14 March 2008

Let the games begin


With the kind permission of the game designer, I'm going to post a number of samples from a large project that has been occupying me for the past few months. This is a board game for a designer in Helsinki based on the idea of a roman chariot race. I decided that the painterly style that I used on a recent book cover would be the best way to convey the drama and scope of this project, although, by the time I was finished, I would be pretty much using every trick in the book on all the various elements required (and some tricks I didn't even know I had). These past two big projects (the Dick Cheney book and this one) have had me using photoshop more than I have at any time in the past, and I've learned a great deal in a short period of time.

The above illustration was the original painting for the cover (although certain elements would change over the course of the box design). The final box layout is pictured below (along with the side panels and lettering). I also did a similar layout for the back cover with a different smaller painting, but I haven't included that one here.

The other large part of this project was the game board illustration. It is rather big, so I've selected a few areas to enlarge to better show detail. This entailed an overhead view of the stadium and chariot track, and certain parts of the track have to fit with various tiles and cards included in the game (and samples of which are found further down the posting).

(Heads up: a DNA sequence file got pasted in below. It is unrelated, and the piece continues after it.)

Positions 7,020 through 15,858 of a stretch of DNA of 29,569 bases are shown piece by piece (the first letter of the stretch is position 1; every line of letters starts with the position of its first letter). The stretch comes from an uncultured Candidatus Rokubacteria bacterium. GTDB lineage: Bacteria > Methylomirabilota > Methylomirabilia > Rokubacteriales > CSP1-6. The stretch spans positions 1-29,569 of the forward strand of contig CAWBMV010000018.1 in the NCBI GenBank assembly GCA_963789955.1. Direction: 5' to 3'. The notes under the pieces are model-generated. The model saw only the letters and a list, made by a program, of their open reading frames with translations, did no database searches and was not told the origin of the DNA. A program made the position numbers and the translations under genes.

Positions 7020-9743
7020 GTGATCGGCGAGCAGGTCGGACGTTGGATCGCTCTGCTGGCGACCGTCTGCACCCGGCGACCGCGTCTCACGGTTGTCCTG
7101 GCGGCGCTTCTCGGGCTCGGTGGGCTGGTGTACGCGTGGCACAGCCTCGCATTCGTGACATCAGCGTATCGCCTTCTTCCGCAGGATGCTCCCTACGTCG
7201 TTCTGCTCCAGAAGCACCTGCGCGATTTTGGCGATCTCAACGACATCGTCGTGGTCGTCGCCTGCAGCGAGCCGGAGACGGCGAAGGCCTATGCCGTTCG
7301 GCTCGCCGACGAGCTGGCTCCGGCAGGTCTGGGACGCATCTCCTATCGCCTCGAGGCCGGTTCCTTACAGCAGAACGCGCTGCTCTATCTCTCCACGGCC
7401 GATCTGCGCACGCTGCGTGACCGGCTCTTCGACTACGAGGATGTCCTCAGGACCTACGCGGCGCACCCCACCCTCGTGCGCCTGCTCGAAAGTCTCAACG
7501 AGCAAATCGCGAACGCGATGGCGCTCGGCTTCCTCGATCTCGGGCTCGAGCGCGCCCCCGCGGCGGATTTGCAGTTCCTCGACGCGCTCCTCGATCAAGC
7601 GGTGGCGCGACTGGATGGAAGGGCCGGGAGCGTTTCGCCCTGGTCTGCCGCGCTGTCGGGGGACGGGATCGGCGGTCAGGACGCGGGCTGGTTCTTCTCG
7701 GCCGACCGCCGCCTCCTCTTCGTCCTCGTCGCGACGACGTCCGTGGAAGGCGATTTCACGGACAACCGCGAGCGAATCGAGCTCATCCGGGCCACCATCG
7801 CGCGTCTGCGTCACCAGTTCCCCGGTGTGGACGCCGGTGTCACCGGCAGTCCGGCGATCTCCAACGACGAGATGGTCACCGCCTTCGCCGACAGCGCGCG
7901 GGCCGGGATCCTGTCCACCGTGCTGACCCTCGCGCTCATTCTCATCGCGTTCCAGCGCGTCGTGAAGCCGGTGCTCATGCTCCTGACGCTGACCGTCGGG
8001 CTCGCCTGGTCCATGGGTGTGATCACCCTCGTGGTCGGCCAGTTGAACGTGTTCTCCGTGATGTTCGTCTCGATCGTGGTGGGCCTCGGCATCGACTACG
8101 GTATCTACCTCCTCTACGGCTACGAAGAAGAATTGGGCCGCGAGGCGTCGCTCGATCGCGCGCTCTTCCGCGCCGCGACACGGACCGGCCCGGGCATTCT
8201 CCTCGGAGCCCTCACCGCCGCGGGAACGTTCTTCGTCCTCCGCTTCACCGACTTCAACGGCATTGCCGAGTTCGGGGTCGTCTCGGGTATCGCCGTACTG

In addition to the box and board illustrations, I also had several card, tile and coin designs (of which I've selected a sampling to post below). There were six different color cards, with 6 different numbers for each (plus a back design), five of the small green tiles with different 'prizes', two coin designs front and back, with 6 values each (Augustus got changed to Julius later, but I've chosen the original to post here), and five different of the larger cards depicting various team configurations.





Easily one of the most interesting assignments I've had in my career, and I'm looking forward to seeing the finished product when it hits the shelves in Finland sometime around xmas.